How Malika Favre’s Arab News cover image of a woman driving made its mark in Saudi Arabia

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French artist Malika Favre
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French artist Malika Favre who has created iconic covers for The New Yorker magazine.
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French artist Malika Favre’s design was recreated as a mural.
Updated 25 June 2019

How Malika Favre’s Arab News cover image of a woman driving made its mark in Saudi Arabia

  • An image that wrapped the special Arab News edition of June 24, 2018, took off as a popular symbol of the historic day
  • The French artist, whose mother is Algerian, is known for her minimal style and popular New Yorker covers

JEDDAH/RIYADH: An image by French artist Malika Favre, marking the day that women were allowed to drive in Saudi Arabia for the first time, has been formally recognised with a slew of awards after it became something of a cultural sensation.
The picture, commissioned to cover the special “Start Your Engines” edition of Arab News in June last year, took off as a popular symbol of that historic moment. It was downloaded as mobile wallpapers, replicated on hats, painted on a wall mural in Riyadh and, to celebrate its one-year anniversary, Arab News is giving away bumper stickers with it in today’s print edition.


It wasn’t just the masses that embraced the image. It went on to become the success story of the newspaper awards season, clinching seven design gongs, including the Society for News Design’s Award of Excellence for cover story illustration.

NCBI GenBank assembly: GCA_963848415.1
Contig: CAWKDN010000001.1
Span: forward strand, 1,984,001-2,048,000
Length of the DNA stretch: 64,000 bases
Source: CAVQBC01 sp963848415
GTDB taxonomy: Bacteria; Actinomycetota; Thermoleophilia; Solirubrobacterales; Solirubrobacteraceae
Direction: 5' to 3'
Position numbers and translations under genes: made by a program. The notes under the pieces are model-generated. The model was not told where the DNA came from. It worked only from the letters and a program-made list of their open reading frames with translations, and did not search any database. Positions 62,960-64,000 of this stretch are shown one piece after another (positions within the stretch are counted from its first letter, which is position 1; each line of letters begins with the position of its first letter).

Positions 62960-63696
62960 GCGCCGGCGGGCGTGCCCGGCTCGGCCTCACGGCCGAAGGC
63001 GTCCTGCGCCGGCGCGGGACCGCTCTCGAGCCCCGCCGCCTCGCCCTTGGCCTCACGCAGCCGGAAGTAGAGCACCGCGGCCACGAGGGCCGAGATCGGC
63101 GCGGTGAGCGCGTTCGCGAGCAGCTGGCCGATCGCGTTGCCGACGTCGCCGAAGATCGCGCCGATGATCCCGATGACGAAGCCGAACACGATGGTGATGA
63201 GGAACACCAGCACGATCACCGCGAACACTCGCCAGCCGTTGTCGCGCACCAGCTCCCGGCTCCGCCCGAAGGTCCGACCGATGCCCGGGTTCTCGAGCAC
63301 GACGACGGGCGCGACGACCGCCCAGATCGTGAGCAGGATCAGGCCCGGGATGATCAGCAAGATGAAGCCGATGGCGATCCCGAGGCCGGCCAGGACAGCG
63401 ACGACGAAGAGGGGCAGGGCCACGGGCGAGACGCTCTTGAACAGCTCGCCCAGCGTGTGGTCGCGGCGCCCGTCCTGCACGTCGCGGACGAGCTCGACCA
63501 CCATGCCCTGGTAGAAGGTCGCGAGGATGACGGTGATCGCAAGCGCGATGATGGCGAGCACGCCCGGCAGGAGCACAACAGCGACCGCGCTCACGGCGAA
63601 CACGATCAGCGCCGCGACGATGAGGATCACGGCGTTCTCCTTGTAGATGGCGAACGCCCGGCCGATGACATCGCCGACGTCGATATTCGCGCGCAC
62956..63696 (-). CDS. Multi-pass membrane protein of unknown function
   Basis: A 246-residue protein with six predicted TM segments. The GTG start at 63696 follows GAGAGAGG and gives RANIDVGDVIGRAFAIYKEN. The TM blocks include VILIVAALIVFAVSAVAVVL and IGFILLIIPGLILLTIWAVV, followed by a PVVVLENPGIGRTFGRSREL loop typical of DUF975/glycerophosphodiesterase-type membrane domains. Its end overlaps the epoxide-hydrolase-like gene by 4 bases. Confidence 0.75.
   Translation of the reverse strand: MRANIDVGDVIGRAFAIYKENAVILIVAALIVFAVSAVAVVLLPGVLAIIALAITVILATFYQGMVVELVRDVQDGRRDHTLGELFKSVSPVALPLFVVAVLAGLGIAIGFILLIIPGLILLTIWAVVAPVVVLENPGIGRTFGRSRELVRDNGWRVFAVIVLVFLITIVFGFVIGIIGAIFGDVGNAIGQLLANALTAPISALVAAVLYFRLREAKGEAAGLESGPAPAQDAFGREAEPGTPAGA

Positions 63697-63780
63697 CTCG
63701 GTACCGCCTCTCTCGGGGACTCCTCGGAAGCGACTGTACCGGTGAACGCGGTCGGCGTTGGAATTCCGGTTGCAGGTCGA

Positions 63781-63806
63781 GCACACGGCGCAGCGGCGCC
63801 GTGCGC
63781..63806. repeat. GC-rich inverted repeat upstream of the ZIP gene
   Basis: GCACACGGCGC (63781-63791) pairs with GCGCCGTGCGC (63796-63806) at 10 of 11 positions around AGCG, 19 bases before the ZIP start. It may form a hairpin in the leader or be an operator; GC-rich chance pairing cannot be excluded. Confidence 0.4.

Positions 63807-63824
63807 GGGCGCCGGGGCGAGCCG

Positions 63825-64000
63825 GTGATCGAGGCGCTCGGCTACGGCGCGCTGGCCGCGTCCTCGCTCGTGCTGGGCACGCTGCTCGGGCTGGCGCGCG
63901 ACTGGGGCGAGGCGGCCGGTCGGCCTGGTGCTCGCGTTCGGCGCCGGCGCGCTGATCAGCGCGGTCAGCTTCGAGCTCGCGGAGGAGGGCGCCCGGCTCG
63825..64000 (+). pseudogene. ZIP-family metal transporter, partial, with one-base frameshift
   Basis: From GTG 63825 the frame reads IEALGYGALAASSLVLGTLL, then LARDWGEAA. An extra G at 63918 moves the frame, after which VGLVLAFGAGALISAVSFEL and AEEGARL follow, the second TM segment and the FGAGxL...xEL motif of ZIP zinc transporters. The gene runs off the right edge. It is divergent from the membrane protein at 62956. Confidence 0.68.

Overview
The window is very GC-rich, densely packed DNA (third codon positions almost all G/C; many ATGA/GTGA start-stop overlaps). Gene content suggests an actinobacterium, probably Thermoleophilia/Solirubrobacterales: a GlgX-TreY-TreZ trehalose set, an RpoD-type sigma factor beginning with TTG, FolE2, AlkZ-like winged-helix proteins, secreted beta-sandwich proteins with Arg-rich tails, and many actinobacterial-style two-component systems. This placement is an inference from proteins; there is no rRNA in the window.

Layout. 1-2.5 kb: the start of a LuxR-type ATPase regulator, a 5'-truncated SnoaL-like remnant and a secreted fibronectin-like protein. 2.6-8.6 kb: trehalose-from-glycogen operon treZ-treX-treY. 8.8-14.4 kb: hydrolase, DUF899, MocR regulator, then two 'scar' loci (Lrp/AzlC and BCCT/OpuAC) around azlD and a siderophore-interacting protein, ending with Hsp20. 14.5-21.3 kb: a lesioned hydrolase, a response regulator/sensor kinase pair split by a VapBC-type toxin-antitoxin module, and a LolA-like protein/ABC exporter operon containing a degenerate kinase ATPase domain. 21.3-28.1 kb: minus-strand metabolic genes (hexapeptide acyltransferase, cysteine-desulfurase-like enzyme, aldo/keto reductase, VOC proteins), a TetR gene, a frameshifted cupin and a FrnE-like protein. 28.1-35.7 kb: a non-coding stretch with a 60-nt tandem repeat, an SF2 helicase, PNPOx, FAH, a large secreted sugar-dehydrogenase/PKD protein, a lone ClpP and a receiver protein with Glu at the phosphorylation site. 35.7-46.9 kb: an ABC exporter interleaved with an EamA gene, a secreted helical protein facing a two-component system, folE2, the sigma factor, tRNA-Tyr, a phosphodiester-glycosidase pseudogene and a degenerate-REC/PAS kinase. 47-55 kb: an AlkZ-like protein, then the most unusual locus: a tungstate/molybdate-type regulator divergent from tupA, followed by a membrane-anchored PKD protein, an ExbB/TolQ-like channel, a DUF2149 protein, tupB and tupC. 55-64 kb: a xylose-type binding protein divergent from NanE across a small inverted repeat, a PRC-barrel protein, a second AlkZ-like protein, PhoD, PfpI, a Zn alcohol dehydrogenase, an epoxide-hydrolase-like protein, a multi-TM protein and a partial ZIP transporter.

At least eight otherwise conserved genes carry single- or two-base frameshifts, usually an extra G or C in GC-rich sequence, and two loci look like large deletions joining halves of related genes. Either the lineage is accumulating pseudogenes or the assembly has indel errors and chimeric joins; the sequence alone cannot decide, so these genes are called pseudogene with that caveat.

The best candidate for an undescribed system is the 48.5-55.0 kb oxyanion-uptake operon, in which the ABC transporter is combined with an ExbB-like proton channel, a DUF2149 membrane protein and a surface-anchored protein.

“For Arab News to be recognized on a global scale with so many awards is a great honor,” said Simon Khalil, global creative director at Arab News. “This highlights just how important this moment in history was for women across the Kingdom. We hope Malika’s work and our cover will empower women across the whole region.”
Favre, whose mother is Algerian, is an illustrator for The New Yorker, New York Times, Vanity Fair and Penguin Books. She’s known for her minimal style, with designs that are easily linked back to her through her use of vibrant colors and positive/negative spacing.
“As a champion of women for years through her unique creative style, Malika Favre was the obvious choice for our cover, and her illustration brilliantly captures the significance of this moment on the day Saudi Arabia changed forever,” said Khalil.
Favre’s illustration is of a Saudi woman in her headscarf, with her hands on a steering wheel reflected in her sunglasses (in the animated online version, her hands and the wheel move). “A story within a story,” the artist described it.
The artwork has resonated with a lot of people, to the extent that even those who were not Arab News readers at the time shared it and downloaded it in droves. Favre thinks that’s because it is about “empowering women and looking forward to the changes to come.”
Favre is a firm believer in celebrating even the smallest milestones in life. “The cover holds a very positive message, and I think this is what resonated with people out there, and especially the women of Saudi Arabia,” she said from her base in London.
Favre was not expecting Saudi Arabia’s reaction to the cover. “It is always an amazing feeling when an illustration starts having a life of its own.”
One Saudi female artist was especially moved by the cover. For a Panorama Mall contest in which she participated, Noha Al-Johar recreated Favre’s design as mural on the wall of the mall’s parking lot.